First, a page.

The current research focus should be multidisciplinary, cutting across all the fields of science and engineering, collaborative and international. Gone are the days where individual scientists struggle for years to get meaningful results. “Present research trend is the integration of all sciences, engineering into “convergence science” Excelling in today’s research environment requires a broader set of skills than needed in the past. Researchers need to be versatile learners who can collaborate and share relevant knowledge and expertise across disciplinary and national boundaries. The research community itself needs to be much more diverse, both to attract a greater range and number of people into science and to spur scientific creativity. These changes in the research community, which are still in their early stages, call for a careful reconsideration of the reward system of science, which has traditionally emphasized individual investigators working on narrowly focused topics says the scientists participating in the symposium.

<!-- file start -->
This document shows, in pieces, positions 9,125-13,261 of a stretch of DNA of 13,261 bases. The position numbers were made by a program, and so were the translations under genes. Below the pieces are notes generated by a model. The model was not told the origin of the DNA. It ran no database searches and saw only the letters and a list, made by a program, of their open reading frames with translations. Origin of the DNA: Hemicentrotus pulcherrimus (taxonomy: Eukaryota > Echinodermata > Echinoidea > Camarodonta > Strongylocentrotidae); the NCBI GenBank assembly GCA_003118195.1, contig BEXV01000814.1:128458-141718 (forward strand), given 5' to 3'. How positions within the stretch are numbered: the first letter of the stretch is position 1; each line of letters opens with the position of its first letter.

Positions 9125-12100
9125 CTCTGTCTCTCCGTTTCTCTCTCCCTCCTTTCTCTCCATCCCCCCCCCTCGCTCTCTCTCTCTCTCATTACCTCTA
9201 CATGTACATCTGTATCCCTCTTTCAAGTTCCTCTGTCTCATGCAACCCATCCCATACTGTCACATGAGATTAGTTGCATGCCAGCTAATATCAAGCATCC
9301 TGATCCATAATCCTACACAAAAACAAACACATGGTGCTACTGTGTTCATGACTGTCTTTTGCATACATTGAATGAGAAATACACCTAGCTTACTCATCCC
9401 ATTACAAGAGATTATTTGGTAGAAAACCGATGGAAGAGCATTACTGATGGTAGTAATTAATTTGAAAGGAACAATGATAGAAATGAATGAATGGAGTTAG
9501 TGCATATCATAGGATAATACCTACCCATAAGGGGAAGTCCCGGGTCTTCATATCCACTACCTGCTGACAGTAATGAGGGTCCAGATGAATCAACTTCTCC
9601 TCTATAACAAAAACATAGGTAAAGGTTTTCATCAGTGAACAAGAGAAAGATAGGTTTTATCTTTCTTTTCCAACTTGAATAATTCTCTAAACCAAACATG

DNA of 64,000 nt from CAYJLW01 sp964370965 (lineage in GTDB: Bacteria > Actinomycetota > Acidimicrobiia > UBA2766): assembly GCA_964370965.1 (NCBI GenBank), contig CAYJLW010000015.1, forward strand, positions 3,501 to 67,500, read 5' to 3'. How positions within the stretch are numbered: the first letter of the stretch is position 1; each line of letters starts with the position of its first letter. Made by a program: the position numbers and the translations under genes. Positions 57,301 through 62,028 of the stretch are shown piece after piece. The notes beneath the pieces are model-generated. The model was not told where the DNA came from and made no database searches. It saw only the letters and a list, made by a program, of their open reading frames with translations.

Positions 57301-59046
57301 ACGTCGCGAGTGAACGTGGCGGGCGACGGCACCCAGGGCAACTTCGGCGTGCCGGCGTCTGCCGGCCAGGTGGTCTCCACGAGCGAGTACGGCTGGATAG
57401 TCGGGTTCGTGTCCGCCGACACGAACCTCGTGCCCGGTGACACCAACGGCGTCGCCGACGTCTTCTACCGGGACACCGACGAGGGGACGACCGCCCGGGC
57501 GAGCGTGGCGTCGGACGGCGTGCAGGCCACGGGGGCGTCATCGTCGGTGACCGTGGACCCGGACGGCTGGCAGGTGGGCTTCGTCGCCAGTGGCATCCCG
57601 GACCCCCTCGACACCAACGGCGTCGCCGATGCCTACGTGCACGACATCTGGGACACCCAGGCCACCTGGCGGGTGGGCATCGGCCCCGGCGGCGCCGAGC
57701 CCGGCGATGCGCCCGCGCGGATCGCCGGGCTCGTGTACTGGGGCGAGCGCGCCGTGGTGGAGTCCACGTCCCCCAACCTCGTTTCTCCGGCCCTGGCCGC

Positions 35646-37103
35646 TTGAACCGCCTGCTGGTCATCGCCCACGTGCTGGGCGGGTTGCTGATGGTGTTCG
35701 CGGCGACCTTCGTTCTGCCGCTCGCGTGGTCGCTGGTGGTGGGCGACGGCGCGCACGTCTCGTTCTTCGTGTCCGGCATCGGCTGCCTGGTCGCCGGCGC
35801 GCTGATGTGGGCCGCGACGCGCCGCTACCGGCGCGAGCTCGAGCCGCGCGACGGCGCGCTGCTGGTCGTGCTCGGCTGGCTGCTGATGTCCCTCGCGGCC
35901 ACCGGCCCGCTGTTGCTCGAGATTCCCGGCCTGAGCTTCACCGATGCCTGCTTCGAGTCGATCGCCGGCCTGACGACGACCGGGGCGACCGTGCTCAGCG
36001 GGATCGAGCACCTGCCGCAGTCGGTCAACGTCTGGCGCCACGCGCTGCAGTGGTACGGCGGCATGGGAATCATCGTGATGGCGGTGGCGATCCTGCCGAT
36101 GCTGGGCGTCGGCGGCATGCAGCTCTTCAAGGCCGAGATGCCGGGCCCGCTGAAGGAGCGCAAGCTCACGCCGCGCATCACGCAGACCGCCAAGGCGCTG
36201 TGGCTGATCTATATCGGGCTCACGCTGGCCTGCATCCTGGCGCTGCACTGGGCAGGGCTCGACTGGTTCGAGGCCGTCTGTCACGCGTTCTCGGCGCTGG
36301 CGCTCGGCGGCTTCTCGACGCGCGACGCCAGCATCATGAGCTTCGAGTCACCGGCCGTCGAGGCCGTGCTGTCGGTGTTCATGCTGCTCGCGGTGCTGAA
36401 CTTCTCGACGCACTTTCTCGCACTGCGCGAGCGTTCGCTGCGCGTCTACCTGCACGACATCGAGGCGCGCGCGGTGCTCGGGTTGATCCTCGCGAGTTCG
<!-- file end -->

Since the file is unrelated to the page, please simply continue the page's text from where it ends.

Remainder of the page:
Those senators who participated in the deliberations are more concerned about China’s progress in science and technology. Alexander, one of the Senators said “ Between 2005 and 2020, China invested in a 15-year innovation plan, boosted its investments in research and technology to 4 percent of the country’s gross domestic product (GDP), and substantially improved its standard of living. China is building more nuclear reactors than any other country, has the most supercomputers on the top 500 list, and has made many biomedical discoveries, including the most effective treatment for malaria,” he said. Borrowing an analogy from Colorado Senator Cory Gardner, Alexander said that the United States is like a very good football team playing in a league where all of the other teams have improved. “We should be very proud of what has happened in 75 years,” he said. “But it’s also important for Americans to know that we’re playing in a much better league over the next 75 years”.